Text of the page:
Container Homes: The Essential Questions
Read This If You’re Considering Life In A Container
The idea of creating an inhabitable space inside a shipping container dates back to the 1960s. Fast forward to 2015 and these massive steel boxes are growing in popularity.
Main reason being the fact that building with shipping containers is environmentally friendly and often much cheaper than a traditional home.
Perspective: A standard 12 metre shipping container at a weight of 4 tonnes takes around 8000 kWh of energy to melt down.
Now the average amount of energy used to convert a shipping container into a home takes around 400 kwh, a 95% reduction when compared to melting down the steel.
So what are the vital questions before getting real about this steel?
Here are some of the most important things to consider when buying a container:
1. Decide on whether you’re going for an insulated or dry freight container?
(via Remain Simple)
2. Be on the lookout for “one-trip” containers if you’re aiming for mint condition. These containers are usually made in Asia and used once for cargo shipping before being sold. You’re likely to find them listed as “new” or “like new” but expect few scratches from their one-time trip.
(via Arch Daily)
3. Try and get your hands on “corten steel” if you’re living in wet conditions or near the ocean. Corten is a corrosion resistant weathering steel. It’s a new-ish material also used in construction projects because of its ability withstand rusting.
4. We’d suggest going for a “factory paint” label if you want a freshly painted look, instead of refurbished look. Refurbished containers can have issues with paint peeling from rust.
5. Another handy tip is to find a container with a “no shipping label” – meaning you won’t find a large company logo on the container.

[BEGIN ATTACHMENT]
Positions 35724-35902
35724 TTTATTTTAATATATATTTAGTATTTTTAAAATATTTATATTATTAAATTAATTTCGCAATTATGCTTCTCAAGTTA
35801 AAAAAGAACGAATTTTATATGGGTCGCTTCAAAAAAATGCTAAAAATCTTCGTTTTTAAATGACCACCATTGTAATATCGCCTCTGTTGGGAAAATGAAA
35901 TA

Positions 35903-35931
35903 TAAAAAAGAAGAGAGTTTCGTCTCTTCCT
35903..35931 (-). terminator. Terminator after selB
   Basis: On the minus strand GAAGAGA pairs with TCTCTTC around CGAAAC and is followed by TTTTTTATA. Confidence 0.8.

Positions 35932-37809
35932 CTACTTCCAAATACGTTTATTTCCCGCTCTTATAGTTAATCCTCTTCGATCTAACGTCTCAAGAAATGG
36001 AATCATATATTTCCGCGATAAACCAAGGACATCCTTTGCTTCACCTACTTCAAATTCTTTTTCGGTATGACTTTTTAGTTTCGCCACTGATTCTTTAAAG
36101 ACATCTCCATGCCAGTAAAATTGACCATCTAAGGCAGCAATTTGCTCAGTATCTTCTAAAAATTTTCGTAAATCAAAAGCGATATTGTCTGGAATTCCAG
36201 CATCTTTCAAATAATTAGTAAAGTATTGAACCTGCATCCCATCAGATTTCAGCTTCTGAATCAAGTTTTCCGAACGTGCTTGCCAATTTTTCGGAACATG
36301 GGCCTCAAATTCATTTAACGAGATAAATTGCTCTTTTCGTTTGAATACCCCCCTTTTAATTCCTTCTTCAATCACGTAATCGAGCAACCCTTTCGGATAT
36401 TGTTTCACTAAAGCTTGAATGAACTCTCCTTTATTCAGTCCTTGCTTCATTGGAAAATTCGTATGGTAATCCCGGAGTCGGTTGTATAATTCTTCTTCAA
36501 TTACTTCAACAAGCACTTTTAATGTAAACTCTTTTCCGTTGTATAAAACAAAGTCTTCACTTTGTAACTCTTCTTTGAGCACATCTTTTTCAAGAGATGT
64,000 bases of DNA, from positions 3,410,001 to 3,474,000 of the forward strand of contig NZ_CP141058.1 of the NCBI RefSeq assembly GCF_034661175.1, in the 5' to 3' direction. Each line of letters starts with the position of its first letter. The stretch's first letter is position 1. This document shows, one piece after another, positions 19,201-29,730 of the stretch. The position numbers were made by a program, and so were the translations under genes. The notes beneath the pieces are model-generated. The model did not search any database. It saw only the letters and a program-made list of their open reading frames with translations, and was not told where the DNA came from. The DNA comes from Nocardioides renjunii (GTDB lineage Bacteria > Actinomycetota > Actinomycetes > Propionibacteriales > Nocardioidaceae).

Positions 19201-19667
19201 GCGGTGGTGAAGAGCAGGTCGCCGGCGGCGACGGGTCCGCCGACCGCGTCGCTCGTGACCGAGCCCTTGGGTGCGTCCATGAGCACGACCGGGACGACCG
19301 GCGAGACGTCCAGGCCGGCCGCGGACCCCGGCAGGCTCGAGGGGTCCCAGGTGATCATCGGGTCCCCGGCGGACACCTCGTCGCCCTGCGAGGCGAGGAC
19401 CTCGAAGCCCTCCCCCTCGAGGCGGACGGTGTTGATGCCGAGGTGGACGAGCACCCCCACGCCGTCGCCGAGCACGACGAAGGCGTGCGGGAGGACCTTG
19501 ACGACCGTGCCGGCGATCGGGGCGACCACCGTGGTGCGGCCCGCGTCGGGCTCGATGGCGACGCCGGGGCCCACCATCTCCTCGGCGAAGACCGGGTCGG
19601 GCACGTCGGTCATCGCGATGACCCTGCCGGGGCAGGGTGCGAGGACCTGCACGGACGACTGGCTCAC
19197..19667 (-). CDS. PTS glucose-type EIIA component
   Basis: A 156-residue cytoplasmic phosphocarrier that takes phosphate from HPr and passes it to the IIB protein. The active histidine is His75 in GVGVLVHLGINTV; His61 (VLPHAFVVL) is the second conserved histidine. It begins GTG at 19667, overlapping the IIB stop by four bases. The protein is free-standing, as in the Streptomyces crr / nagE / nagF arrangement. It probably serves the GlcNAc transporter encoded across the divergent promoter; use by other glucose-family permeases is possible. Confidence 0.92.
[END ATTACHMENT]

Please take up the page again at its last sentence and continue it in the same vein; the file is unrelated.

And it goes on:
6. A “cargo worthy” container indicates that the unit has been inspected by a cargo surveyor.
It has been deemed worthy of ocean cargo transport.
Well used containers are classified as “wind-water-tight”. Wind and watertight indicates that the seller believes that it’s a well sealed container, but hasn’t been inspected by a surveyor.
7. Shipping containers that are labelled “as-is” are the most worn and economical option. In most cases, these containers have been retired by shipping companies, they have some leaks or damage, they are partially rusted and they have 1 or more shipping labels painted onto them.
There is a also a large supply of as-is shipping containers across the globe, so you have a good chance of purchasing one at a pretty decent price.
The addition of new doors or windows will compromise the seal and security of the original model.
Other options include roll up doors, heat units, air conditioning units, skylights, security bars, partitions, vents, fans, framing and insulation.
Take into consideration the importance of building regulations and planning once you’ve chosen your container.
When you’re ready to start building and constructing, find a contractor with previous experience (good experience!)
Check out that time we worked on our own container home experience.